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Re: RDF Datatyping MT *does* define Datatyped Literal Pairings

From: Pat Hayes <phayes@ai.uwf.edu>
Date: Fri, 19 Apr 2002 18:22:20 -0500
Message-Id: <p0510154eb8e6543b960f@[]>
To: Patrick Stickler <patrick.stickler@nokia.com>
Cc: w3c-rdfcore-wg@w3.org
>On 2002-04-19 3:24, "ext Pat Hayes" <phayes@ai.uwf.edu> wrote:
>>  A snippet which gets to the root:
>>>>   To conclude that Jenny's ex:age is ten would be a mistake, an invalid
>>>>   inference. We should make this painfully clear to users, so they do
>>>>   not get their RDF in a muddle.
>>>  I didn't say Jenny's ex:age was ten. I said Jennys age was ten.
>>  Fine. But what Jenny's (real) age is, is NOTHING TO DO WITH US. We
>>  are giving a spec for the RDF. The RDF uses the uriref <ex:age>, so
>>  the meaning of that is what we are concerned with. And in the
>>  example, the meaning of that is that IEXT(I(<ex:age>)) contains
>>  <I(Jenny), "10">, not <I(Jenny), 10>. So that is what we should say
>>  about it, clearly and unambiguously; so that if someone wants the
>>  relational extension to contain something else, they can know to
>>  write their RDF differently.
>I'll try this one more time...
>The meaning of the literal node in the inline idiom is always
>the string. It is crystal clear from the MT that an application
>should always consider the value of the ex:age property to be
>a string.
>However, the presence of an rdfd:datatype assertion for the
>ex:age property also communicates to the application that it
>is free (nay, *expected*) to interpret the literal as a lexical
>form of xsd:integer.

No. That is like saying that a Java application is expected to run in 
a way that isn't supported by the Java VM. It is *not* expected to 
interpret RDF in a way that is inconsistent with the MT. The MT isn't 
some arcane piece of mathematics just put there for window-dressing. 
It is the reference point for RDF meanings, and moreover it is the 
ONLY reference point that is accessible to developers of RDF 
inference engines. So any other interpretation placed on an RDF graph 
is liable to become invalid as soon as any conforming inference 
engine draws any valid RDF conclusions. That would makes RDF 
completely irrelevant: it would no longer be a bearer of 
machine-accessible information.

>Thus, the semantics of the RDF graph say that the property
>value of ex:age is a string. But the semantics of the inline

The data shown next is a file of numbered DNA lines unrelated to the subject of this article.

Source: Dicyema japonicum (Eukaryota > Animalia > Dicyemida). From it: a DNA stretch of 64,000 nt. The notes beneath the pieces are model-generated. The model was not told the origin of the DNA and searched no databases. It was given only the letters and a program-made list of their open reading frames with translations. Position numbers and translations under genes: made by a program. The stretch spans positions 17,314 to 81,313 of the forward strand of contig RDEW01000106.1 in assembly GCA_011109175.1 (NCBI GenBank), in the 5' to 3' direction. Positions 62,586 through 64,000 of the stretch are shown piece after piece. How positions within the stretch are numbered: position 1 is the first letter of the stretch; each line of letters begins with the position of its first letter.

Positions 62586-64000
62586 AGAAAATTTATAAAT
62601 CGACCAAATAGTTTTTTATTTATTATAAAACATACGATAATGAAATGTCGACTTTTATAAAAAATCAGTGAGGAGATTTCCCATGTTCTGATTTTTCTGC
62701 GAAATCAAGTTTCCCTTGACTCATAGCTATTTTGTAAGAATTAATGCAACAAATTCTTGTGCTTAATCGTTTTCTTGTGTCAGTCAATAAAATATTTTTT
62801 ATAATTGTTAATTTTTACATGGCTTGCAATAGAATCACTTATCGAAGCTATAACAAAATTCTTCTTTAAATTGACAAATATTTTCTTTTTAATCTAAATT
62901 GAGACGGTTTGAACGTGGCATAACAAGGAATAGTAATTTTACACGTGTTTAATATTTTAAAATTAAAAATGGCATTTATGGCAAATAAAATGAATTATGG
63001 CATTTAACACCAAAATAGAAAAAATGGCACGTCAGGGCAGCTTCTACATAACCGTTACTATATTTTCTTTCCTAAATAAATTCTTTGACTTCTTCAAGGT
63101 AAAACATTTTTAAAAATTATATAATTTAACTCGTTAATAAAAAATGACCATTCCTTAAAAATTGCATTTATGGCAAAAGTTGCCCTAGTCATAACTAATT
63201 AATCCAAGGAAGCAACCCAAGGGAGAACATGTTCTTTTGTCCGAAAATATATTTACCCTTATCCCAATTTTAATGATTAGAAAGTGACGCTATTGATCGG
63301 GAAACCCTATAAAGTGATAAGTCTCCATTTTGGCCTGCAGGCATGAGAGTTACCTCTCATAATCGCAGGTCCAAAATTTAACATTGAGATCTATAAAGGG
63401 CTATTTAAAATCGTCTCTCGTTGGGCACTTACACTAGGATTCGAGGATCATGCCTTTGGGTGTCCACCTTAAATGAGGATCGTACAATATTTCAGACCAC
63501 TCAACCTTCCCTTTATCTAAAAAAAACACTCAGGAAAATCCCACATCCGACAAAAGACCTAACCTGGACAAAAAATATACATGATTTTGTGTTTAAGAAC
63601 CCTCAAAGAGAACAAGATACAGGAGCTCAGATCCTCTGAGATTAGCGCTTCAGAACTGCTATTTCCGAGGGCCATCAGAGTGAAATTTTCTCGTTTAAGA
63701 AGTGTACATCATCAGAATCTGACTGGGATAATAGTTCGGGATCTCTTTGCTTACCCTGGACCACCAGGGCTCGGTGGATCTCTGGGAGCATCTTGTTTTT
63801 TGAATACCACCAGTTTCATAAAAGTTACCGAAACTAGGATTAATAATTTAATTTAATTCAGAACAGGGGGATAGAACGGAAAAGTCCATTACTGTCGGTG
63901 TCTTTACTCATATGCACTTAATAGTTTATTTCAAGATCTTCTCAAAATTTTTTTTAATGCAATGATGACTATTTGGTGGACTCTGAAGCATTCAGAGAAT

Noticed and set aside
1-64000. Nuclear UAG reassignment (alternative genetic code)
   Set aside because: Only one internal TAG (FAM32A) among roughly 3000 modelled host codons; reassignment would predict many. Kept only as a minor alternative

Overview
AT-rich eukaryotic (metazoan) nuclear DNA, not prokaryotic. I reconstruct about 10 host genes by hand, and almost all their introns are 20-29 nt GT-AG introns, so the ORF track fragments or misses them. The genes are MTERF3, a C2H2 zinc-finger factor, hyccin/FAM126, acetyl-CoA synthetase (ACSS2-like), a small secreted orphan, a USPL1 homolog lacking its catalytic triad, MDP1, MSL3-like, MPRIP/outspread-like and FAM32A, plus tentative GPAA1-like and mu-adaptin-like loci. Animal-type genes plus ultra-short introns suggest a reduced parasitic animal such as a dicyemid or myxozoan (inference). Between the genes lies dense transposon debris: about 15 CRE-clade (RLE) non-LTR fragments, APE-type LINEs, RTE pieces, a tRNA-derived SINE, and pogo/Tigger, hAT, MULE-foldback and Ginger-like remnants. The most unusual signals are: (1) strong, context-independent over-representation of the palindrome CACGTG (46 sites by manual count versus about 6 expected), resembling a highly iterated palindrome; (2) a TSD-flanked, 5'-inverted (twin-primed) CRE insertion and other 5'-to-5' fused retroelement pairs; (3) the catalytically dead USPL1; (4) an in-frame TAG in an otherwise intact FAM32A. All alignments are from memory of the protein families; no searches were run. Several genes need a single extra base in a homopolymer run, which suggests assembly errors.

>idiom and the rdfd:datatype assertion together communicate
>the datatype value ten.

They may 'communicate' it, but they do not mean it.

>This latter interpretation does not
>change or override the semantics of the literal node in
>the graph. But it does capture the intent of the content
>producer in associating the datatype with the literal

NO. It should not, because there is no way to encode 'intent' other 
than by interpreting the RDF, and that is interpreted according to 
the MT. If I want to send you some content in RDF, all you get is the 
RDF. You don't get a meta-commentary telling you my intent. So if 
someone has the intent of saying one thing, and they use RDF in a way 
that says something else, then they are using the language not 
according to the spec. Now, some users might want to ignore the fine 
points of the spec, and use it in their own way, particularly 
'in-house' where they can be sure that the readers will understand 
their quirky ways. Fine; but that, to repeat, is not our problem, and 
I would submit is not something that we should endorse or encourage.

>, to
>say that the literal should be interpreted in terms of the
>specified datatype (as there is no other rational reason
>to associate a datatype with a literal).
>Yes, the datatype value is provided to the application "above"
>or "beyond" or "in addition to" the meaning of the explicit
>nodes in the graph, but it still provided (or should be
>provided) by the RDF Datatyping semantics/interpretation.

You just contradicted yourself. The meaning of the nodes on the graph 
IS the semantics/interpretation. That is what 'semantics' MEANS.


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Received on Friday, 19 April 2002 19:22:23 UTC

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